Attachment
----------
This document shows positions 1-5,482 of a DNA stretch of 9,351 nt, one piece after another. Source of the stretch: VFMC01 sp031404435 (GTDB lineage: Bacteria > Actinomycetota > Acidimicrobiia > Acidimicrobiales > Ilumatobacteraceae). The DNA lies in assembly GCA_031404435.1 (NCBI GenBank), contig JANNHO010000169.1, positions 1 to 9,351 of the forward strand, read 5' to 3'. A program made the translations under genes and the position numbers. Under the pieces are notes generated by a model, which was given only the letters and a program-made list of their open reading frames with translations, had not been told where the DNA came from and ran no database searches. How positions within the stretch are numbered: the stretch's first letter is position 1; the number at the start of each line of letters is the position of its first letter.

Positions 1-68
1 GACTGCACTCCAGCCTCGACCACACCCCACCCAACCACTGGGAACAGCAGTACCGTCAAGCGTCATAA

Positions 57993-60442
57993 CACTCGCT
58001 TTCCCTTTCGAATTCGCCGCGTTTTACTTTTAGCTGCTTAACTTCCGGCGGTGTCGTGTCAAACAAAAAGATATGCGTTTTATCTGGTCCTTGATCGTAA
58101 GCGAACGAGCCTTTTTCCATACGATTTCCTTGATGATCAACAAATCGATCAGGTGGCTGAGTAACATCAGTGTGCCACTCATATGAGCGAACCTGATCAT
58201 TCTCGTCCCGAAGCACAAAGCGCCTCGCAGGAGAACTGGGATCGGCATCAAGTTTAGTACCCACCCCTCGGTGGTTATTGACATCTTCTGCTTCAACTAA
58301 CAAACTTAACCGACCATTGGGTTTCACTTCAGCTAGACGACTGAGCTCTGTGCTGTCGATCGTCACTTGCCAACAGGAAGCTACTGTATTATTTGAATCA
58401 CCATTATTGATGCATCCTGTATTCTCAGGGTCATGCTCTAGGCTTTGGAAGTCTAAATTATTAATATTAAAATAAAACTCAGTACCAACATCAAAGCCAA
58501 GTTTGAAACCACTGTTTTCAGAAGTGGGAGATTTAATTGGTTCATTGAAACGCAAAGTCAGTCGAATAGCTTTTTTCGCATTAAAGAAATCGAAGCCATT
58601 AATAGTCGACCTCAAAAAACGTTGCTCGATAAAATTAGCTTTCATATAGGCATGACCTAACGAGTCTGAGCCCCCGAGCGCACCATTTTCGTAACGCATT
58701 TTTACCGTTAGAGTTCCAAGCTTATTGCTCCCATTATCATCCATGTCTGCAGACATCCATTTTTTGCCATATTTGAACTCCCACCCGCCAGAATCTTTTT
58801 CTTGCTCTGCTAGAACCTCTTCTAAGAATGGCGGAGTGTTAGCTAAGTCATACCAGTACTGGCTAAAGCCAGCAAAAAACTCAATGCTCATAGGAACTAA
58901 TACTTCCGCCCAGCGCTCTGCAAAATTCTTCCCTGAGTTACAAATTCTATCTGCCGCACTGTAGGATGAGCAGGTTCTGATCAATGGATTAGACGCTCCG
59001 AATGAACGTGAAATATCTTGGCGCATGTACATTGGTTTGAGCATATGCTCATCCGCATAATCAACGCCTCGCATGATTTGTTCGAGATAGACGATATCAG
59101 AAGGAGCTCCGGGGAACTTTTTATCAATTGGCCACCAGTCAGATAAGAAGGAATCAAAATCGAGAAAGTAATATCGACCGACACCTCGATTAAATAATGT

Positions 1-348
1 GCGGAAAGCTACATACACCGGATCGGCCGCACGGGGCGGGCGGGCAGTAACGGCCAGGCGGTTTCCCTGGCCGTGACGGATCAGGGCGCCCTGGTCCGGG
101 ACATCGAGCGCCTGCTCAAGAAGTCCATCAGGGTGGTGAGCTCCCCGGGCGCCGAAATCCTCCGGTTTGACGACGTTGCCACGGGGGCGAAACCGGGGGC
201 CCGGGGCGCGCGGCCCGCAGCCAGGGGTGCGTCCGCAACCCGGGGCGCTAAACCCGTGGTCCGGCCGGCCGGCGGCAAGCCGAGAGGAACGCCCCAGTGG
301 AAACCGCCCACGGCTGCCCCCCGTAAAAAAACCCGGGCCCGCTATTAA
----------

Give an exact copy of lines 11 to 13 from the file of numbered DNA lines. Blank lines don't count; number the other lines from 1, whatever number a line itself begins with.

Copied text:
58501 GTTTGAAACCACTGTTTTCAGAAGTGGGAGATTTAATTGGTTCATTGAAACGCAAAGTCAGTCGAATAGCTTTTTTCGCATTAAAGAAATCGAAGCCATT
58601 AATAGTCGACCTCAAAAAACGTTGCTCGATAAAATTAGCTTTCATATAGGCATGACCTAACGAGTCTGAGCCCCCGAGCGCACCATTTTCGTAACGCATT
58701 TTTACCGTTAGAGTTCCAAGCTTATTGCTCCCATTATCATCCATGTCTGCAGACATCCATTTTTTGCCATATTTGAACTCCCACCCGCCAGAATCTTTTT